The energy of the Eagles

The energy of the Eagles

Giancarlo Strocchia
Active in the energy industry since mid ‘50s, Albania is experiencing a period of great revival, especially with regards to the exploration of gas fields in the southern Adriatic. We discussed this the issue with Ilia Gjermani, Head of the Oil & Gas sector of the Ministry of Energy in Tirana

The Adriatic is a basin where the launch of oil and gas extraction activities dates back over 60 years. Albania, whose energy history began in the early ‘50s, is not new to this sector. In 1955, the first exploration activities were launched, but the use of gas for industrial purposes was not discovered until 1963, thanks to the exploitation of the gas field of Bubullima (in the Kallm area), followed by the Divjaka gas field in 1964. The highest peak in gas production in Albania was recorded in 1982, with a total of 0.937 bcm, which was followed by a sudden decline, reaching the lowest level of natural gas production in 1990, with 12 Mmc per year. Currently, there are approximately 20 natural gas production wells, with a minimum production of 200-300 Nm3 per day. Moreover, according to data provided by the National Agency of Natural Resources (the NANR), geological reserves of natural gas amount to 18,163.7 million Nm3, with a total exploited quantity of 12,503,725,787 Nm3 (2014). An increasingly evolving situation, evidently, in the pursuit of certain important economic reforms that have recently involved the Land of the Eagles and also due to the productive dynamism of certain "neighbors" such as Croatia. Moreover, due to its geographical location, Albania is the territory of passage for some of the main energy infrastructures that are expected to put into effect the diversification strategy of gas supplies to Europe. This has been confirmed by Ilia Gjermani, Head of Oil Sector for Policies and Development of Hydrocarbons of the Ministry of Energy of the Republic of Albania.

What is the current situation of the energy industry in Albania and which projects concern the development of maritime activities in the Adriatic Sea?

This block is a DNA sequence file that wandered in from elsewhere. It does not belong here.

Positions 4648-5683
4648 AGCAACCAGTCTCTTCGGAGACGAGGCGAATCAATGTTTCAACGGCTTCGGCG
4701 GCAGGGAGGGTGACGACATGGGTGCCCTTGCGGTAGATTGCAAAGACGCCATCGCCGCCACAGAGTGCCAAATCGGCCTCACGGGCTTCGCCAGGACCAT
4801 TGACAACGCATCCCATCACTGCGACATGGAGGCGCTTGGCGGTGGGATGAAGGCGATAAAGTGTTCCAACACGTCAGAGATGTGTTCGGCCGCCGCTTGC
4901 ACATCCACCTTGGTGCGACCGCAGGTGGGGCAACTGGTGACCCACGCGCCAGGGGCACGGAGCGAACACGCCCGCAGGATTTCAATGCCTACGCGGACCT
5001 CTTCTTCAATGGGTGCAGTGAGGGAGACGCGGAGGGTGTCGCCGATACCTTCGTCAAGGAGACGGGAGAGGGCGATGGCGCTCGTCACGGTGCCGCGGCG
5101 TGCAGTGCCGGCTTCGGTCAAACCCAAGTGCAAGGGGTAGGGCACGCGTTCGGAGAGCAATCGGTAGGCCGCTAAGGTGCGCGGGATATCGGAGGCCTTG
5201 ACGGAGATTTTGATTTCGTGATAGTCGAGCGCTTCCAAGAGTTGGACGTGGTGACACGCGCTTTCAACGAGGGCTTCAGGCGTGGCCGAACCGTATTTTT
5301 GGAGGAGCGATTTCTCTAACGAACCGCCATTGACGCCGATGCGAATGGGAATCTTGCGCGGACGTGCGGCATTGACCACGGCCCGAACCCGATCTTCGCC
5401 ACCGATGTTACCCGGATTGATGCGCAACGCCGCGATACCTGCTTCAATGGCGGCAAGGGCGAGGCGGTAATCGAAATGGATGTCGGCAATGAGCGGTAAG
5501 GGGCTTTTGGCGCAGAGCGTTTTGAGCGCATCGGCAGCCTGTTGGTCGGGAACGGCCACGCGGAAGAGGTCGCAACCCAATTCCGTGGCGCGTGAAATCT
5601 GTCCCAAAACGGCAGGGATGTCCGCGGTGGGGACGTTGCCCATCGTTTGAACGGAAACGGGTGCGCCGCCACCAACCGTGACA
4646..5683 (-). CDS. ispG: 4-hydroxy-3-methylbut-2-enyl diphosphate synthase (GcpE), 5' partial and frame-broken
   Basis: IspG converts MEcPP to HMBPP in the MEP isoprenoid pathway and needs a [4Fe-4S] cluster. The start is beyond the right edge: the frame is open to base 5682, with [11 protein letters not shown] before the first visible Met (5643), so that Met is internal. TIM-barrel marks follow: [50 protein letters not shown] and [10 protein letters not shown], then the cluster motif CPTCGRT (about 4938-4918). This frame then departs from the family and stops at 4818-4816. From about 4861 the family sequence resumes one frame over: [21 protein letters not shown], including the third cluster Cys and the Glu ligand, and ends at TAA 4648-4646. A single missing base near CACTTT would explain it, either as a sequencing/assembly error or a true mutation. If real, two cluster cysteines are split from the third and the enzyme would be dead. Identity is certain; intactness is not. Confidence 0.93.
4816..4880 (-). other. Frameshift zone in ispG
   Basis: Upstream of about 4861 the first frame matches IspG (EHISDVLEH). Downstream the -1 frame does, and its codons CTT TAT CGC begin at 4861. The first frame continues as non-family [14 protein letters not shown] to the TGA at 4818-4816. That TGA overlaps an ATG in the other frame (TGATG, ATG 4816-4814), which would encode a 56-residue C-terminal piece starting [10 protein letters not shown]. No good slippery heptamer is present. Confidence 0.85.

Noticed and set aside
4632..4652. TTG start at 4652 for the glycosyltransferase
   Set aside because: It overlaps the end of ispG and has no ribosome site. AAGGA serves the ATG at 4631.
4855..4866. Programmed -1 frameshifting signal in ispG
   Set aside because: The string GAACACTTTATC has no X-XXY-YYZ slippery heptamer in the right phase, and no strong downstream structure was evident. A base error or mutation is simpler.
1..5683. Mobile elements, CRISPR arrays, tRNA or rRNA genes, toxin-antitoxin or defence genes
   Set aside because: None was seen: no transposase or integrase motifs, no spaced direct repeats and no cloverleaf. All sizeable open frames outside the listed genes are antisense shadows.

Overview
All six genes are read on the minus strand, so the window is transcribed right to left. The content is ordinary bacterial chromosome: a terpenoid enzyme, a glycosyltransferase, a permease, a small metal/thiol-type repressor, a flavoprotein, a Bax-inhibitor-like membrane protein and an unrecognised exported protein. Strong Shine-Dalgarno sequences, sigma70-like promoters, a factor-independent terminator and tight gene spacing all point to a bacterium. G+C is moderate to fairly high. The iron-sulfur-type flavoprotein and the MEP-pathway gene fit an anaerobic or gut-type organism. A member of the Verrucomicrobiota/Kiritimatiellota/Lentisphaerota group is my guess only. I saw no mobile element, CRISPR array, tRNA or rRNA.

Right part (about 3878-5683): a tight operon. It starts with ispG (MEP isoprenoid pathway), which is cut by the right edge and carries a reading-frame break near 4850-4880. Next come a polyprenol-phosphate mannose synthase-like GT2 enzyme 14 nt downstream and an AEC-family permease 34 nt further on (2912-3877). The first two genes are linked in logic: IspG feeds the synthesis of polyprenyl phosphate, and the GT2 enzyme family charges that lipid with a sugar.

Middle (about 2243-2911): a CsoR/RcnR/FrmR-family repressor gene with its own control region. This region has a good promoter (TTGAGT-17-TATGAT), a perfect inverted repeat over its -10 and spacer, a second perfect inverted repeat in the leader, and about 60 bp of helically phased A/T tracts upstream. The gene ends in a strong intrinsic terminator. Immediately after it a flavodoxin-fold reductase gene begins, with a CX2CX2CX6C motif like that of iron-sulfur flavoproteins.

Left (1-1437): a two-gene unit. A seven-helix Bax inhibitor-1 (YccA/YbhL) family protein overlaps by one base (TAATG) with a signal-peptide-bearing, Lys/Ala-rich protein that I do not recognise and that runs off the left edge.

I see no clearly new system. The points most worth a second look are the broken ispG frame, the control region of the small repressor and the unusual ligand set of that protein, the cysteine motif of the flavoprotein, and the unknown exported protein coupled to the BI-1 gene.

There are currently some exploration activities in progress in the Adriatic Sea, carried out by certain companies that have been granted licenses. Only one block, among those of relevance in Tirana, is free. In 2015, Albania offered 7 offshore and onshore blocks located between the Southern and Southeastern part of the country, in Dumre, in the center of Albania, then in the Ionian 5 and Rodoni area. The explorations could last up to 5 years, with an extension of up to 7 years.

For the development of Albania, how important is the energy industry?

I think that energy development is extremely important, not only for Albania, but for every country in the world; it is a strategic industry and its consolidation is essential. The government of Albania is strongly focused on energy development, according to our strategy, in compliance with the guidelines established by the Energy Community Secretariat, based in Vienna, of which our country is part.

Albania has some important pipeline projects in progress. For example, the Trans-Adriatic Pipeline (TAP) from Turkey, from Azerbaijan, and other pipelines. What is Albania's commitment to these projects?

The people of Albania have, since the beginning, been heavily committed to the development of the pipeline. Specifically, their commitment and involvement in terms of the TAP gas pipeline has been very strong, since Albania is not connected to international oil or gas pipelines. For this reason, we are therefore very interested in connecting Albania to these international pipelines, especially gas pipelines, and we support the TAP. As you know, the process for the TAP in Albania is already in progress. We have already provided all necessary permits for the implementation of this important infrastructure.

In terms of renewable energy, or clean energy, what is Albania's position?

As I said, Albania is part of the Energy Community and we have some obligations to follow in the framework of the 20-20-20 directive. Moreover, we have a special national plan on renewable and secure energy. Therefore, by the end of 2020, 38% of our energy needs should come from renewable energy.